The lecture was entitled Are we nearly there yet? Evidence from business expectations and uncertainty about Brexit. The speaker was introduced by Mr. John Caruana, Head of Monetary Policy and Operations and Eurosystem Relations Department. The Governor of the Central Bank of Malta, Dr. Mario Vella, delivered the closing address.
Paul Mizen has been a member of the School of Economics at the University of Nottingham since 1992 and is currently Professor of Monetary Economics and Director of the Center for Finance, Credit and Macroeconomics. He has previously taught at the European University Institute, Princeton University and the University of Vienna. He has a wide interest in matters related to monetary policy, central banking, financial markets, corporate investment and productivity. Professor Mizen is a consultant to the Bank of England and has been a visitor to the Bank for International Settlements, the European Central Bank, the International Monetary Fund, the U.S. Federal Reserve and a number of other institutions. He has published seven books and more than 120 articles on various areas in economics. His work has been translated into Chinese, Japanese, Korean and Spanish.
In his lecture, Paul Mizen argued that the UK’s decision to leave the EU in the June 2016 referendum was a largely unexpected event that has generated large, long and lasting increases in uncertainty. To study the effects of this uncertainty on firms, Prof. Mizen and his co-authors used data from the Decision Maker Panel (DMP), which is a large and representative monthly survey of UK firms. A number of key findings from this study stand out. First, Brexit provided both a major and persistent uncertainty shock to UK firms. Second, it has affected some more than others. In particular, uncertainty has been higher in industries that are more dependent on trade with the EU and on EU migrant labor. Third, this uncertainty has already had an adverse impact on investment and productivity over the three years since the referendum. The uncertainty around Brexit has been primarily focused on impacting businesses.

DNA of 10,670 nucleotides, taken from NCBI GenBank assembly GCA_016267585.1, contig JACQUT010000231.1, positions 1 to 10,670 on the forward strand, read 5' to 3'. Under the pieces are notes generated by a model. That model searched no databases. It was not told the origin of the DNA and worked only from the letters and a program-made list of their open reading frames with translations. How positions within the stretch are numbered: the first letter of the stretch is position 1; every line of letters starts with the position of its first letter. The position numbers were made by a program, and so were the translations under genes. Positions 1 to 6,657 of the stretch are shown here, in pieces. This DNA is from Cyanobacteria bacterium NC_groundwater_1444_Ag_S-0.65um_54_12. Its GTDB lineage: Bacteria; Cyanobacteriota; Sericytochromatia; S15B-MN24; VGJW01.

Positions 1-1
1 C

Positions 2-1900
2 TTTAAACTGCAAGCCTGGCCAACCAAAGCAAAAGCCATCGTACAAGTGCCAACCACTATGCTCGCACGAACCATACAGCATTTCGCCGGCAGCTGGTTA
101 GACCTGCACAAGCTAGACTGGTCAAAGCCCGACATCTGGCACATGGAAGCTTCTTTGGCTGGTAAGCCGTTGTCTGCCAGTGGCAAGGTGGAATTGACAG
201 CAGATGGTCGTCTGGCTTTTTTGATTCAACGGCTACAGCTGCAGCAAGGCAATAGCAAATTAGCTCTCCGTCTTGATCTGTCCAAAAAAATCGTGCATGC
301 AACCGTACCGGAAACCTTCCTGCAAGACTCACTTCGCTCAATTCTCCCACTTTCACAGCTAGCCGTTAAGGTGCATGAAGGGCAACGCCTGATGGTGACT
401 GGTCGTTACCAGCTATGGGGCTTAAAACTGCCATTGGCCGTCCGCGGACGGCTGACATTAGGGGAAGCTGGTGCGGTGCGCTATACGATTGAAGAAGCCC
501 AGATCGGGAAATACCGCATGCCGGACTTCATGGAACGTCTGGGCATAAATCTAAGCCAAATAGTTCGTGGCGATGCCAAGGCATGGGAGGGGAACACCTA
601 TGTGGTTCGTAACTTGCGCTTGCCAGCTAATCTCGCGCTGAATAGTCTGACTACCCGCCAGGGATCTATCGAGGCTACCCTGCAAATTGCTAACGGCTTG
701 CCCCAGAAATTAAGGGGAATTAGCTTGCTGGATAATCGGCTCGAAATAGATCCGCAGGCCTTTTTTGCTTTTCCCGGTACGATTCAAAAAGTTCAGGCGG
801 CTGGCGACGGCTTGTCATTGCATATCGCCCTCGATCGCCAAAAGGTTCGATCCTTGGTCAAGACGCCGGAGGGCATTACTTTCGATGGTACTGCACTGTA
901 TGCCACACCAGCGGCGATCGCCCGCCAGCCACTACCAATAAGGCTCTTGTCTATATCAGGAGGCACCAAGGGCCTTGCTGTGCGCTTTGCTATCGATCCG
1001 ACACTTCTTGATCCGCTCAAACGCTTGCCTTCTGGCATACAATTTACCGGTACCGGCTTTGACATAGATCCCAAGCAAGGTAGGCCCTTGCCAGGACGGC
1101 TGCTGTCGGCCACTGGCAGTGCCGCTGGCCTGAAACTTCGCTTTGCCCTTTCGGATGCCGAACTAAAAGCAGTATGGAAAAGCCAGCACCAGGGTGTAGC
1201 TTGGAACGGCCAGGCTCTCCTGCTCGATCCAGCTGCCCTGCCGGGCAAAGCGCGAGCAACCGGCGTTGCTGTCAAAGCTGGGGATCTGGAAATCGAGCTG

This lecture is designed to enhance the academic ties between the two institutions. Two high-level training courses on macroeconomics and monetary policy were also delivered in September by academics from the University of Nottingham’s School of Economics. The dairy courses have attracted central bankers from Europe, Africa and the Middle East, together with a number of graduates from the University of Malta. These educational initiatives are one of the most important areas in the world. .
This is the third public lecture in the Economics and Finance series.